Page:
Project description:BACKGROUND:Hepatitis B virus (HBV) infection remains as one of the major public health problems in the world. Type I interferon (IFN) plays an essential role in antiviral defense by induced expression of a few hundred interferon stimulated genes (ISGs), including ubiquitin-specific protease 18 (USP18). The expression level of USP18 was elevated in the pretreatment liver tissues of chronic hepatitis B(CHB) patients who did not respond to IFN treatment. Thus, this study was designed to investigate the effects of USP18 on HBV replication/production. METHODS:The levels of wild type USP18(WT-USP18) and USP18 catalytically inactive form C64S were up-regulated by plasmids transfection in HepAD38 cells, respectively. Real-time PCR and ELISA were used to quantify HBV replication. Type I IFN signaling pathway was monitored at three levels: p-STAT1 (western Blot), interferon stimulated response element (ISRE) activity (dual luciferase assay) and ISGs expression (real time PCR). RESULTS:Our data demonstrated that overexpression of either WT-USP18 or USP18-C64S inactive mutant increased the intracellular viral pgRNA, total DNA, cccDNA, as well as HBV DNA levels in the culture supernatant, while silencing USP18 led to opposite effect on HBV production. In addition, upregulated WT-USP18 or USP18-C64S suppressed ISRE activity and the expression levels of p-STAT1 and ISGs. CONCLUSION:USP18 promoted HBV replication via inhibiting type I IFN signaling pathway, which was independent of its protease activity.
Project description:Protein modification by the ubiquitin-like protein ISG15 is an interferon (IFN) effector system, which plays a major role in antiviral defense. ISG15 modification is counteracted by the isopeptidase USP18, a major negative regulator of IFN signaling, which was also shown to exert its regulatory function in an isopeptidase-independent manner. To dissect enzymatic and nonenzymatic functions of USP18 in vivo, we generated knock-in mice (USP18(C61A/C61A)) expressing enzymatically inactive USP18. USP18(C61A/C61A) mice displayed increased levels of ISG15 conjugates, validating that USP18 is a major ISG15 isopeptidase in vivo. Unlike USP18(-/-) mice, USP18(C61A/C61A) animals did not exhibit morphological abnormalities, fatal IFN hypersensitivity, or increased lethality, clearly showing that major USP18 functions are unrelated to its protease activity. Strikingly, elevated ISGylation in USP18(C61A/C61A) mice was accompanied by increased viral resistance against vaccinia virus and influenza B virus infections. Enhanced resistance upon influenza B infection in USP18(C61A/C61A) mice was completely reversed in USP18(C61A/C61A) mice, which additionally lack ISG15, providing evidence that the observed reduction in viral titers is ISG15 dependent. These results suggest that increasing ISGylation by specific inhibition of USP18 protease activity could constitute a promising antiviral strategy with only a minimal risk of severe adverse effects.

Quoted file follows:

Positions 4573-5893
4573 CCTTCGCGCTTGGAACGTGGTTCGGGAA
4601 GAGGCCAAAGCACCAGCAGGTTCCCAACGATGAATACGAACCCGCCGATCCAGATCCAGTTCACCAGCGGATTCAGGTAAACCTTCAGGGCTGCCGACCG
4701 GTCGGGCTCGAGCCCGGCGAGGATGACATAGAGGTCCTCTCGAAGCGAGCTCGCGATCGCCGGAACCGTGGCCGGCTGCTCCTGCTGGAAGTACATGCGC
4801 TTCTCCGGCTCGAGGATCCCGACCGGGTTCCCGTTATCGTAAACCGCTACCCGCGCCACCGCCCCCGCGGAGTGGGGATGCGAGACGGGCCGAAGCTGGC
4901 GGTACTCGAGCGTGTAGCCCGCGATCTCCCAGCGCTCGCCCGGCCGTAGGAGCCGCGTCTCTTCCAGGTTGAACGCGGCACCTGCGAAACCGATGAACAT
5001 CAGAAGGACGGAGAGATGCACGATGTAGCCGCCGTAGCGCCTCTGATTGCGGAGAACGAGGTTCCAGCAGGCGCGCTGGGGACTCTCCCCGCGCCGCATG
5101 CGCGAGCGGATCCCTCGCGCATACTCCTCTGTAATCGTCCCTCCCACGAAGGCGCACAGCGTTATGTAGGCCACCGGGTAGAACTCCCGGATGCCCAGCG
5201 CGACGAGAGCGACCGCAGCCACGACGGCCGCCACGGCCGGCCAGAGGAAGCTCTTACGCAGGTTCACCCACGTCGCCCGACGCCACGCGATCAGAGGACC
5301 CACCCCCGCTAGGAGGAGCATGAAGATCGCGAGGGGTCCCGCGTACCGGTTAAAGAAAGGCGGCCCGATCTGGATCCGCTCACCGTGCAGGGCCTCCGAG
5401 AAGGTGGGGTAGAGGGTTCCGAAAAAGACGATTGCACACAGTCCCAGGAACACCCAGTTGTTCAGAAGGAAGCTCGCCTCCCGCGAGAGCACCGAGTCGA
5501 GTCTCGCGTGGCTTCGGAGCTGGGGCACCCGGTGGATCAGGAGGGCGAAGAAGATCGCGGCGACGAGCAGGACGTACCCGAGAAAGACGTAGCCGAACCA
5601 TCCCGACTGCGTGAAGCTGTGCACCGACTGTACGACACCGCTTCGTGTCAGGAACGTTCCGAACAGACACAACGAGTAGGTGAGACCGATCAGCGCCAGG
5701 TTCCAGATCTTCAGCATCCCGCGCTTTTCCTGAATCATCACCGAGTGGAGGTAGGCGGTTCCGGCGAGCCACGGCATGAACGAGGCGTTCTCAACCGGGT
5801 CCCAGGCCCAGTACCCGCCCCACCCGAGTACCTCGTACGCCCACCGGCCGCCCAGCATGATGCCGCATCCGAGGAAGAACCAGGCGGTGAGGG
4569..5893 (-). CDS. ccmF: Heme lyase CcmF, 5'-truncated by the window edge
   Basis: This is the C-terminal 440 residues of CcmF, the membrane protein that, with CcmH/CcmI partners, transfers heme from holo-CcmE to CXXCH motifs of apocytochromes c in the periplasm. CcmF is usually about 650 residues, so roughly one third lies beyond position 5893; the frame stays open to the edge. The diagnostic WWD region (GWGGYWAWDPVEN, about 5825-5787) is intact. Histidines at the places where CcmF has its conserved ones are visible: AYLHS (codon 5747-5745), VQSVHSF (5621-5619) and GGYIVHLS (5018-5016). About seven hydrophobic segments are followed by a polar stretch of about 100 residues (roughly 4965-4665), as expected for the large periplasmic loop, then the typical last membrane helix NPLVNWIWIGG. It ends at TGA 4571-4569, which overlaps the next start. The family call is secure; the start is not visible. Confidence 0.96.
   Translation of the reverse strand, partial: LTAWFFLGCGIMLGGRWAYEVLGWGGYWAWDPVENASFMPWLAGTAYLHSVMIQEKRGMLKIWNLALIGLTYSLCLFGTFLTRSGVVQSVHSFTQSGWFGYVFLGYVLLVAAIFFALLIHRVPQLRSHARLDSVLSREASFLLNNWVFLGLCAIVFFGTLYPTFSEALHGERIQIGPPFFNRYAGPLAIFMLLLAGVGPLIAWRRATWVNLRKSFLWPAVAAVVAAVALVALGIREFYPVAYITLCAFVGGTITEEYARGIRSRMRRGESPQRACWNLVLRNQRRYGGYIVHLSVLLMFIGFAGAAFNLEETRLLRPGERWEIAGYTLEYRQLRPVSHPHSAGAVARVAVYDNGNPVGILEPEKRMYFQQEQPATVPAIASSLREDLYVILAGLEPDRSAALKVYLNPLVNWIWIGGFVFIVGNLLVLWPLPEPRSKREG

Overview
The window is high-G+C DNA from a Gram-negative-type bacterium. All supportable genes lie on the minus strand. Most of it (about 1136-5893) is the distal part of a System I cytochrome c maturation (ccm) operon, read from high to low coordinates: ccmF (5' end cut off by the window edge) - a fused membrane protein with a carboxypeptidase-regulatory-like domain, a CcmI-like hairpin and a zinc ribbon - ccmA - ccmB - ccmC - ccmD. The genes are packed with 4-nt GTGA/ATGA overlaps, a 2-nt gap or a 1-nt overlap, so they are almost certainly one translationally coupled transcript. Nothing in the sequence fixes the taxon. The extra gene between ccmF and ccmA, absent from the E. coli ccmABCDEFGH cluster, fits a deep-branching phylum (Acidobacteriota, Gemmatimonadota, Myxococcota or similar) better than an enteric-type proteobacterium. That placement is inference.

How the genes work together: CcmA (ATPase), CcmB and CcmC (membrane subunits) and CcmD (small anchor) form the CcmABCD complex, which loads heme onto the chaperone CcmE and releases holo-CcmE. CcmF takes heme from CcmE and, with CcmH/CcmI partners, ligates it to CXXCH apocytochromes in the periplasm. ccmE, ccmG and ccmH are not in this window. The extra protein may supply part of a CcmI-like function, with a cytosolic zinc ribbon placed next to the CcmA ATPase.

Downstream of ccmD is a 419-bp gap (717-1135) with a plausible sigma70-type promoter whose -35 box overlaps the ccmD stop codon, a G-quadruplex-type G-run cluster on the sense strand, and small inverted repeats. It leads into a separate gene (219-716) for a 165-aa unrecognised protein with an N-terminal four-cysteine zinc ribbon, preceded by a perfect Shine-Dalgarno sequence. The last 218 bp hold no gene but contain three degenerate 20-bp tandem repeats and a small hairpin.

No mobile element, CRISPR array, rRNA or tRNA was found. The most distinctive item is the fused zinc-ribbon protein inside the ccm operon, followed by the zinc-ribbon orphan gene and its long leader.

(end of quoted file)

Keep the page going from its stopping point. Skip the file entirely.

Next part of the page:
Project description:Type I interferons (IFNs) activate differential cellular responses through a shared cell surface receptor composed of the two subunits, IFNAR1 and IFNAR2. We propose here a mechanistic model for how IFN receptor plasticity is regulated on the level of receptor dimerization. Quantitative single-molecule imaging of receptor assembly in the plasma membrane of living cells clearly identified IFN-induced dimerization of IFNAR1 and IFNAR2. The negative feedback regulator ubiquitin-specific protease 18 (USP18) potently interferes with the recruitment of IFNAR1 into the ternary complex, probably by impeding complex stabilization related to the associated Janus kinases. Thus, the responsiveness to IFN?2 is potently down-regulated after the first wave of gene induction, while IFN?, due to its ?100-fold higher binding affinity, is still able to efficiently recruit IFNAR1. Consistent with functional data, this novel regulatory mechanism at the level of receptor assembly explains how signaling by IFN? is maintained over longer times compared with IFN?2 as a temporally encoded cause of functional receptor plasticity.